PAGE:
5, “Fallin’ for You,” Colbie Caillat, Feb. 6
15, “Need You Now,” Lady Antebellum, April 3
18, “Hey, Soul Sister,” Train, July 3
1 (to-date), “Breakeven,” the Script, Nov. 20
Train’s 18-week reign with “Hey, Soul Sister” ranks among the 10 longest in the chart’s 49-year history and Lady Antebellum’s 15-week command with “Need You Now” is the longest by a country group.
This year’s quintet of leaders does not mark the lowest yearly sum on Adult Contemporary, but it’s close. Five songs also ascended to No. 1 in each of 2008 and 2009, although in 2008, just four had reached the summit between January and mid-November.
The year with the fewest No. 1s was 2005, when a mere four songs rose to the top:
Weeks At No. 1, Title, Artist, Peak Date
21, “Breakaway,” Kelly Clarkson, March 12
2, “Home,” Michael Buble, July 30
18, “Lonely No More,” Rob Thomas, Aug. 20
4, “Up on the Housetop,” Kimberley Locke, Dec. 17
THANK U, IN ADVANCE
I have been listening to my collection of Alanis Morissette albums a lot lately – even her more recent ones – and I was wondering if you could please tell me how many copies she has sold of each.
I have been a big fan of hers for almost 10 years now (I was only seven when “Jagged Little Pill” was released!) and I miss the days when she was one of the best-selling female artists in the world! Reading about Taylor Swift’s success reminds me of how big Alanis was in the ’90s.
I was working at radio station WBMX/Boston in the mid-’90s when Morissette was scoring hit after hit from “Jagged Little Pill.” As the station played CDs then (many radio station libraries now are computerized), that album almost never made it back into the wall’s CD rack, since “You Learn,” “Ironic” or “Head Over Feet” played so much.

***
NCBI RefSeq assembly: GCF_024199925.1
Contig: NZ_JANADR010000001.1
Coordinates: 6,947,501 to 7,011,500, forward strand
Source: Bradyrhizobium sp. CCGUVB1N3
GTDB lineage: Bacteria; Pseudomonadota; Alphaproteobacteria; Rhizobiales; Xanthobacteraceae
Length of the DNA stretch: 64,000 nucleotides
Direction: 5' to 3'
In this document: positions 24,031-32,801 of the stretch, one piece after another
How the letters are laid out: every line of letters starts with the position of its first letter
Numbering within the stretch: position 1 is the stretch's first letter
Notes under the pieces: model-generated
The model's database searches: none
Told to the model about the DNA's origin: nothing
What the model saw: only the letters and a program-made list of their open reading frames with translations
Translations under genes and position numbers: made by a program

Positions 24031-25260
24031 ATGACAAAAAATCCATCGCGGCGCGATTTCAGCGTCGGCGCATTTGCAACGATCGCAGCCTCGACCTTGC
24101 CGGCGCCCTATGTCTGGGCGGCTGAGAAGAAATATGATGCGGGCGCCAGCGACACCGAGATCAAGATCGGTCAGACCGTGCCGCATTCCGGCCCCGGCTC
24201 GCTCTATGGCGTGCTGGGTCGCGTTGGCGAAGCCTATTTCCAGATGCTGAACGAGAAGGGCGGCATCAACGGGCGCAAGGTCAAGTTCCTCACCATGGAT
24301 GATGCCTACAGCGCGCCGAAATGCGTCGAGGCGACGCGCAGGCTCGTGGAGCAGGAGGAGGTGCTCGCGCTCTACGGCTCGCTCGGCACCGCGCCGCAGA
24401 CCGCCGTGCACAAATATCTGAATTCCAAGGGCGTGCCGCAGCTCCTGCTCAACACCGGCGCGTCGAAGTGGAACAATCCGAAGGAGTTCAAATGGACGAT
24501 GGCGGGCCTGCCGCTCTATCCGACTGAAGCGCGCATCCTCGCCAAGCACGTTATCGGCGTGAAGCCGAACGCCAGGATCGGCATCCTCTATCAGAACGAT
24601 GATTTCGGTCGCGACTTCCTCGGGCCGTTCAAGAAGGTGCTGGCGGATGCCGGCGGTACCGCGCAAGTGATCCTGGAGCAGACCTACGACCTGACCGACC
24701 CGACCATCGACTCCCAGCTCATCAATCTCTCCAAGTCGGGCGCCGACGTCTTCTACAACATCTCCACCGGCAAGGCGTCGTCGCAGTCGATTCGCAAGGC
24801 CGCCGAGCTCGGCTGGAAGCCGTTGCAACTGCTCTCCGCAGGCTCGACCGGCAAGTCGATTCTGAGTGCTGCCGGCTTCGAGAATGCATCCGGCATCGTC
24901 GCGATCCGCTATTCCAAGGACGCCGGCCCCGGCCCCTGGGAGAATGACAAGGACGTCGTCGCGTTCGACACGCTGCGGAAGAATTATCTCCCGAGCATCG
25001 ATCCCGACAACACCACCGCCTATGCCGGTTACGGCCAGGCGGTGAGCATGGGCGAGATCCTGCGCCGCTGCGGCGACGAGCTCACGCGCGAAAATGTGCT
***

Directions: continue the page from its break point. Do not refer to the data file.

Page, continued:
Here is a look at Morissette’s U.S. album sales, according to Nielsen SoundScan, as well as their Billboard 200 peaks:
14,668,000, “Jagged Little Pill,” 1995 (No. 1, 12 weeks)
2,602,000, “Supposed Former Infatuation Junkie,” 1998 (No. 1, 2 weeks)
1,019,000, “Under Rug Swept,” 2002 (No. 1, 1 week)
651,000, “MTV Unplugged,” 1999 (No. 63)
472,000, “So-Called Chaos,” 2004 (No. 5)
373,000, “The Collection,” 2005 (No. 51)
372,000, “Jagged Little Pill: Acoustic,” 2005 (No. 50)
229,000, “Flavors of Entanglement,” 2008 (No. 8)
76,000, “Feast on Scraps,” 2002 (No. 194)
Morissette has sold 20.5 million albums in the U.S., with “Jagged Little Pill” ranking as the third-best-selling set since SoundScan began tracking sales in 1991.
I like her more recent work quite a bit, as well, with “Not as We,” from “Flavors of Entanglement,” featuring the touching post-breakup lyrics: “Day one, day one, start over again / Step one, step one, I’m barely making sense / For now, I’m faking it, ’til I’m pseudo-making it / From scratch, begin again, but this time I as ‘I,’ and not as ‘we’.”
While Morissette is no longer signed to Warner Bros. Records, she has remained in the public spotlight this year, having performed on the May 26 season finale of “American Idol,” joining eventual runner-up Crystal Bowersox for a duet of “You Oughta Know.” Morissette also contributed a new song, “I Remain,” to the “Prince of Persia: The Sounds of Time” soundtrack.
This year has brought infinitely more rewarding personal news for the singer. Four days before her “American Idol” appearance, Morissette married rapper Mario “MC Souleye” Treadway. The happy pair is expecting their first child, as this picture clearly illustrates.